Reel Advice from the Video Store Guy

KnucklebonesKnucklebones
*
DVD
Written by Mitch Wilson
Directed by Mitch Wilson
Starring Julin Jean, Tom Zembrod, Katie Bosacki
NR
85 mins
2016

A long time ago, I decided that never again would I watch another movie from either Brain Damage or Midnight Releasing. I'd had a bellyful of that ultra-low-budget schlock, and the last thing I was interested in was another course. Well, because I care so much about you, good readership, I have decided to go back on the recent release of Knucklebones, a game that promised both skulls and chainsaws, but instead delivered interesting ideas and slipshod execution.

Knucklebones follows a group of college kids who have gotten together, and of course, ended up raising a demon that's thirsty for their blood. Shockingly enough, this time around, it has nothing to do with a book or a haunted house or even a specific time of year. No, this time, the demon's called up on the strength of a game. A dice game. With dice made from human knucklebones--ooooh, so THAT'S where they got the title. Now, the collegiates need to survive a disaster in the making as a horror they can barely understand is out for them.

Interestingly, the game goes all the way back to at least Nazi Germany, where what I'm guessing were elements of the Wunderwaffe program--the last-ditch effort of Germany to win the war that was pretty much unwinnable at that point were working to create "miracle weapons" that often turned out to be more ludicrous than useful--were attempting to summon the Knucklebones demon themselves. This is a note in this project's favor; very little horror, science fiction, or even action deals with the Wunderwaffe, and I always thought that was a serious lapse.

The following few minutes don't help this movie's case much as it jumps around in time like a monkey in a meth lab. A thirty year jump here, a forty year jump there, and all within nine minutes of runtime. Most of the dialogue is delivered like it's spilling out of the mouths of badly-programmed androids; there's one really great example of piss-poor writing in here about 17 minutes in or so; I'd fill you in but it'd spoiler like nobody's business. Then it took another 20 minutes to even get to the part with the game, which frankly, is inexcusably long for a movie that's running just over 80 minutes.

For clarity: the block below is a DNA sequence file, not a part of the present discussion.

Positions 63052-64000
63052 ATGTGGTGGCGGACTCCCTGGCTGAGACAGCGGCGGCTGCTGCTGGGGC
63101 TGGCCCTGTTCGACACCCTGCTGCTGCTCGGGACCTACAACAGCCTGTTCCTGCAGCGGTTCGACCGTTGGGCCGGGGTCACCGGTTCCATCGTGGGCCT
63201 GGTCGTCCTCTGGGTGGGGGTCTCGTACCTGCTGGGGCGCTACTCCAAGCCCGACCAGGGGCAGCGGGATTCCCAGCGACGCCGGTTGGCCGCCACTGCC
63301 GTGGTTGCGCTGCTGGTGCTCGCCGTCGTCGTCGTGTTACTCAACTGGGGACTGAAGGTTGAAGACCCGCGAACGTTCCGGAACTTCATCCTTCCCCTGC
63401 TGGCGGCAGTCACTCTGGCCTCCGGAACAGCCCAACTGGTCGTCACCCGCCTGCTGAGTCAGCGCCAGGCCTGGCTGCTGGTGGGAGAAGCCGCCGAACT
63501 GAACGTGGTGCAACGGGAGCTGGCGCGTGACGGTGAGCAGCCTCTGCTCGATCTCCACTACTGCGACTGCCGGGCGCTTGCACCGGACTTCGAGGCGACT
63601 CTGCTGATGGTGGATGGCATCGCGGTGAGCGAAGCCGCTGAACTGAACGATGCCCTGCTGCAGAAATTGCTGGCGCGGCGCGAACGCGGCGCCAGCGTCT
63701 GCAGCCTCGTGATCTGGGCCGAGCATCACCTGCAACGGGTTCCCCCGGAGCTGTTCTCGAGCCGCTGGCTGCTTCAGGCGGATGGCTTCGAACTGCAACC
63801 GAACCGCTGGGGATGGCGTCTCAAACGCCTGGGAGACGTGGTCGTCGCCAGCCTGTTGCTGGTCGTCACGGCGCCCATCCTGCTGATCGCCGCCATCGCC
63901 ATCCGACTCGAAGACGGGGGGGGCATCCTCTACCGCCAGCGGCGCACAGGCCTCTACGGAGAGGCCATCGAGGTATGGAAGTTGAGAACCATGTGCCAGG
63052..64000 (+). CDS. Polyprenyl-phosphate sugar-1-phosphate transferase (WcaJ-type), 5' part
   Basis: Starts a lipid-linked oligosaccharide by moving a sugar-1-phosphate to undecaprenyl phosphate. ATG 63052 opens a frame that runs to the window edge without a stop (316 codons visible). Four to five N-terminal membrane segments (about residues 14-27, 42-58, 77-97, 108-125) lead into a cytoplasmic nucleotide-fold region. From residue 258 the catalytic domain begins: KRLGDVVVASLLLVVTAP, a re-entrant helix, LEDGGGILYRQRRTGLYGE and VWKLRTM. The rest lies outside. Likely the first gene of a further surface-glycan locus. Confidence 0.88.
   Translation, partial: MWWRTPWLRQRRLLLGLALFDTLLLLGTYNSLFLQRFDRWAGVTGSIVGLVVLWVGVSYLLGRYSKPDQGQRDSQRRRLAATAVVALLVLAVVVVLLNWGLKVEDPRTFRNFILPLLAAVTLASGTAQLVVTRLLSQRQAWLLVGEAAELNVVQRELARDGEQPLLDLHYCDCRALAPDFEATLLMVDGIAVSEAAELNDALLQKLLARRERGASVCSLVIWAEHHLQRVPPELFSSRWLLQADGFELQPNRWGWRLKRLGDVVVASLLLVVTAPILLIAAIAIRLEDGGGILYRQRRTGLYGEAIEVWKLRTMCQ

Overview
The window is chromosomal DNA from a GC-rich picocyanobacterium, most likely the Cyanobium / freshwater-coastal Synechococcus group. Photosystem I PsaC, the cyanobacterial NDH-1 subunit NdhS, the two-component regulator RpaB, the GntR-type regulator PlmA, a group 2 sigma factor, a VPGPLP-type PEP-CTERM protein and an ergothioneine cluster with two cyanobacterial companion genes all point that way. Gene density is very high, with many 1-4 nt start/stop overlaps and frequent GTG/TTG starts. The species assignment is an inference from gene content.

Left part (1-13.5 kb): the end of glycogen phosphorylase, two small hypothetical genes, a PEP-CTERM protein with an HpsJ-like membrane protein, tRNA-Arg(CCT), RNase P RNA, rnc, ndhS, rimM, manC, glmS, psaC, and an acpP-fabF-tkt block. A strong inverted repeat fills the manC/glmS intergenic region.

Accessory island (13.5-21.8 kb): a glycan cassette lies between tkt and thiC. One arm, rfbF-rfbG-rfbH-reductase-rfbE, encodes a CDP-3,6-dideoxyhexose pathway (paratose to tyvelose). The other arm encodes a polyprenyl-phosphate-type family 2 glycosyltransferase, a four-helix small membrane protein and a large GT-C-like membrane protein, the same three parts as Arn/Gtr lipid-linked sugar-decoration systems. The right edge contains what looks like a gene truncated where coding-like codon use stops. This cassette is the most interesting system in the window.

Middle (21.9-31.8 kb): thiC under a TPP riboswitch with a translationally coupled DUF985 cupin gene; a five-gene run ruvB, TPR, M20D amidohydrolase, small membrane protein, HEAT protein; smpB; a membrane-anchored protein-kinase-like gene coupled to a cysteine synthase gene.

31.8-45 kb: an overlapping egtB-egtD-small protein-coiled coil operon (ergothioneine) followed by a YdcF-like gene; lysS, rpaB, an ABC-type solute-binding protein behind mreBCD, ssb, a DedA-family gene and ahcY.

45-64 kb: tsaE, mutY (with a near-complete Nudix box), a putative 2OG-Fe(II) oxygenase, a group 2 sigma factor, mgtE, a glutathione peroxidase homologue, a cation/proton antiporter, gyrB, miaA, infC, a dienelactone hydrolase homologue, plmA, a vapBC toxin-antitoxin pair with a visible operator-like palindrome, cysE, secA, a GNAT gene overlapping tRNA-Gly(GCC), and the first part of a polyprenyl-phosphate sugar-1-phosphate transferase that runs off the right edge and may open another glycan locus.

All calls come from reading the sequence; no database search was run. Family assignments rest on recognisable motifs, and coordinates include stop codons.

Then the demon shows up, and it turns out he's a talkative sort. Who's been modeled on Freddy Krueger, but has some kind of speech impediment where all of his dialogue sounds like he's talking through a mouthful of chewed-up apple. It only gets weirder and more disjointed from there, especially when the coked-up metal scavengers show up looking for copper. Halfway through the movie and this thing's introducing new characters. It kills them off rather quickly--don't worry, they don't even vaguely count for much more than inflating a body count--up until the last few minutes. The last few minutes are about the only saving grace this movie's got, but even then, it still can't manage to get out of its own way.

The ending, and I give it all credit, features an exquisitely clever set of cheats. You'll have to see it to believe it, but I've never seen a demon defeated so readily with a funnel, a beer logo, and a dismembered hand. Bravo for that one. Of course, it follows it up promptly with a shocking revelation, and a logic hole so massive that the entire world no longer makes sense.

Special features included trailers for "She Who Must Burn" and "Dark Seduction." There's also a scene selection menu, and after that, nothing. I was really hoping for subtitles, but I should have known better.

All in all, Knucklebones features a few clever nods and a whole lot of catastrophe, making this one that's probably better left behind than nothing, and much better rented than bought.

Want to receive an expanded version of Reel Advice as an E-Newsletter?? Email to thevideostoreguy@columnist.com with "The Advisor" in the subject line.  Steve Andersen, much to his own chagrin, is a five-plus year veteran of the direct to video market. He has spent an alarming amount of time in video stores and seeks to provide the public with advance information on all the video releases that they may never have heard of...whether they want to hear of them or not. Steve appears in one way or another weekly, biweekly, or monthly on such fine entertainment-related ezines as Film Threat, Dream Forge, Reel Horror, Acid Logic, Chaotic Culture Magazine, Malicious Bitch webzine, and many others. Readers, agents, or editors can email Steve at thevideostoreguy@columnist.com




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